Strategies to increase participation and engagement in your wellness program
When a new program launches, employees are excited and take steps toward their goals. But as the program goes on, interest wanes and participation drops. So, how do you sustain participation and employee motivation? How do you make it through that ever-dreaded wellness program plateau?
Track goals. Progress is motivating. Encourage employees to set and track their goals. And be sure to support them along the way with social activity to build community and keep everyone accountable.
Make it social. Activities are more fun and have a greater impact when done together. Designated Well-being Champions are a great way to promote your wellness program and drive awareness and interest among employees on a regular basis. Champions act as cheerleaders for you program and can ultimately help motivate employees to participate in wellness programs.
Introduce game elements. Games are addicting. Whether it’s crushing candy, switching colors or completing quests as an avatar, games engage us and encourage us to reach the next level. In wellness programs, gamification elements can provide a clear set of rules and a framework for participation. They show employees exactly what they need to do to advance through the program.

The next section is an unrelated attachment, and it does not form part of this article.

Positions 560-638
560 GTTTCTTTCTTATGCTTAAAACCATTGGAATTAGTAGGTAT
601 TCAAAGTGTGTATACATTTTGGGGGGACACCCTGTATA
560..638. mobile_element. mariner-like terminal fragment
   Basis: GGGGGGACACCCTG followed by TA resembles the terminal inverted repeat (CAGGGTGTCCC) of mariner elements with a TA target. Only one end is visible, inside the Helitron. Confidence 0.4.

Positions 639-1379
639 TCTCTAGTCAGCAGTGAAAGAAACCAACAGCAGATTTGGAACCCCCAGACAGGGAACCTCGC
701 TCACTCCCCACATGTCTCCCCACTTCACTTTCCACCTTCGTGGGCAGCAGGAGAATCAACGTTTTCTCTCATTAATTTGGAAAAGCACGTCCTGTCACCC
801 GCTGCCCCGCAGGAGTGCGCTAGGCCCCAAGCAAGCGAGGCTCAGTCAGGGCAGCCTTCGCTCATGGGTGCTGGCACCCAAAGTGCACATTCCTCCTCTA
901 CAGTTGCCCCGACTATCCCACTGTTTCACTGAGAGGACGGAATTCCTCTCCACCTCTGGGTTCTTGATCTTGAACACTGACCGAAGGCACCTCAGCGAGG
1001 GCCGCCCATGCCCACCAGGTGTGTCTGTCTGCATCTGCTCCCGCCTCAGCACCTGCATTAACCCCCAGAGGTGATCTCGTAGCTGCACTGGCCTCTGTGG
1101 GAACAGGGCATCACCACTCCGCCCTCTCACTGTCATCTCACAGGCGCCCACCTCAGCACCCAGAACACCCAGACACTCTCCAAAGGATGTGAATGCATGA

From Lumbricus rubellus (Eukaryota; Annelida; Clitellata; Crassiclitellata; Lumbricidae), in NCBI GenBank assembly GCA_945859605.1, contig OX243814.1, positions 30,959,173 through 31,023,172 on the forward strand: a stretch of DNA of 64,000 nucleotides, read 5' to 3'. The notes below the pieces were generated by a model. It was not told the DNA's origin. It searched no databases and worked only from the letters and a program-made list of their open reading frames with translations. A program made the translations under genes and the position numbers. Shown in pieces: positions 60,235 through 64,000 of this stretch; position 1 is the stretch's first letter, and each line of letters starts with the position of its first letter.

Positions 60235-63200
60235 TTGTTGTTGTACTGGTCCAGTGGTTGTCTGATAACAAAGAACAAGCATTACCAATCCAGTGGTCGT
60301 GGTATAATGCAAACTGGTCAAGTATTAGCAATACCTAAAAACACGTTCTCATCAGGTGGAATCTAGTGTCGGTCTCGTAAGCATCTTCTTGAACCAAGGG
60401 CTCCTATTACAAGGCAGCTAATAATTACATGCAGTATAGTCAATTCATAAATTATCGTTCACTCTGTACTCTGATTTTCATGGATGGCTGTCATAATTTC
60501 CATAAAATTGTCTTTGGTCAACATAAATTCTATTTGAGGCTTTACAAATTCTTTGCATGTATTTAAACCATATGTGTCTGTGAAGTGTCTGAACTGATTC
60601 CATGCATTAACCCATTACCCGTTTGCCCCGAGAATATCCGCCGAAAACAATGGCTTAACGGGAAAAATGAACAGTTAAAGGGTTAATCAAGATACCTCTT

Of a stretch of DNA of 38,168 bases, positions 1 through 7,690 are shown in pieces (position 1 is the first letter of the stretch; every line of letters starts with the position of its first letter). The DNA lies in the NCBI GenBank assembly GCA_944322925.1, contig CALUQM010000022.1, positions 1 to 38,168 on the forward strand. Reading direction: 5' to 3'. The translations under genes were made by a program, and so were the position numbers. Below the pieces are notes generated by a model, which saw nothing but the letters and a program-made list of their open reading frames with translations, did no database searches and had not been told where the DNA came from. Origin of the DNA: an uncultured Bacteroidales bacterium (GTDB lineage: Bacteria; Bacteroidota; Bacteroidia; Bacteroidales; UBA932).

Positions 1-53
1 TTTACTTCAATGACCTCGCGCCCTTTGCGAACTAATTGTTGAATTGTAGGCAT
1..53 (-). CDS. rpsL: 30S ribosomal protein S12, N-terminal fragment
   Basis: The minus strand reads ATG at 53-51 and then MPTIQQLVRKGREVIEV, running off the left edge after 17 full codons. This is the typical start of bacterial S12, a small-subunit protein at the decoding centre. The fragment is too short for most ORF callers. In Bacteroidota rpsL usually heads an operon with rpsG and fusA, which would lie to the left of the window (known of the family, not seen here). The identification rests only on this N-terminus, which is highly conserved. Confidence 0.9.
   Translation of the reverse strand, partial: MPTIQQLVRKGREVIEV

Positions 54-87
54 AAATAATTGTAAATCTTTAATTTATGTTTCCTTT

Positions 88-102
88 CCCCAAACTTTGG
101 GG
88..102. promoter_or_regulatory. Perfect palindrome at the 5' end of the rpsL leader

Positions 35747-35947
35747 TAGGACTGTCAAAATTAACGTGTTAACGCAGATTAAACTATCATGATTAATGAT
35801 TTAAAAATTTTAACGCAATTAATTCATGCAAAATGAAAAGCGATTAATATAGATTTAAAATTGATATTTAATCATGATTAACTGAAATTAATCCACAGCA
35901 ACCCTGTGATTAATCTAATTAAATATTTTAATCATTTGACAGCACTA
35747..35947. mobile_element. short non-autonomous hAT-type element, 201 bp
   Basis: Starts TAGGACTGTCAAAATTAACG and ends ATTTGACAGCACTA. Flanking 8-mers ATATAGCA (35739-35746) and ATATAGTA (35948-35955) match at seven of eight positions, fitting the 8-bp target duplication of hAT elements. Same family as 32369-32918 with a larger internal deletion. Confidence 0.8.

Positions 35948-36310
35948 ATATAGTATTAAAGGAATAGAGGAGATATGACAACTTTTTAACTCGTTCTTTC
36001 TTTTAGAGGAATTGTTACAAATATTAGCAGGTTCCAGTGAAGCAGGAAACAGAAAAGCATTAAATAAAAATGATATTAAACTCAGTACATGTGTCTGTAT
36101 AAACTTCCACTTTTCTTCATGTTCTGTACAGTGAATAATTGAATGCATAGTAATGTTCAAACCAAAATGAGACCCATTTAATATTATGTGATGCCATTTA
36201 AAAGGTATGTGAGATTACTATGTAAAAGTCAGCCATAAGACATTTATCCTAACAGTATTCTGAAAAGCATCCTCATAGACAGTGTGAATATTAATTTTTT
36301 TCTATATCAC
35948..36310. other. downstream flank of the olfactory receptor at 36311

Bring it all together. Wellness initiatives shouldn’t be a separate program — they should integrate with other HR programs and initiatives. But 53% of companies we surveyed don’t use their wellness programs to boost participation in other initiatives, and they’re missing a huge opportunity.
Measure often. Among the organizations that we surveyed, 73% measure the success of their wellness program by employee participation. Look at participation throughout the program, not just at the start.
Wellness programs benefit employees and employers, but only if employees are participating. When it’s easy, fun, convenient and rewarding, long-term employee participation in wellness programs is possible.
Free well-being program participation resources
Check out these 3 additional resources to help you create a well-being program that keeps your employees coming back.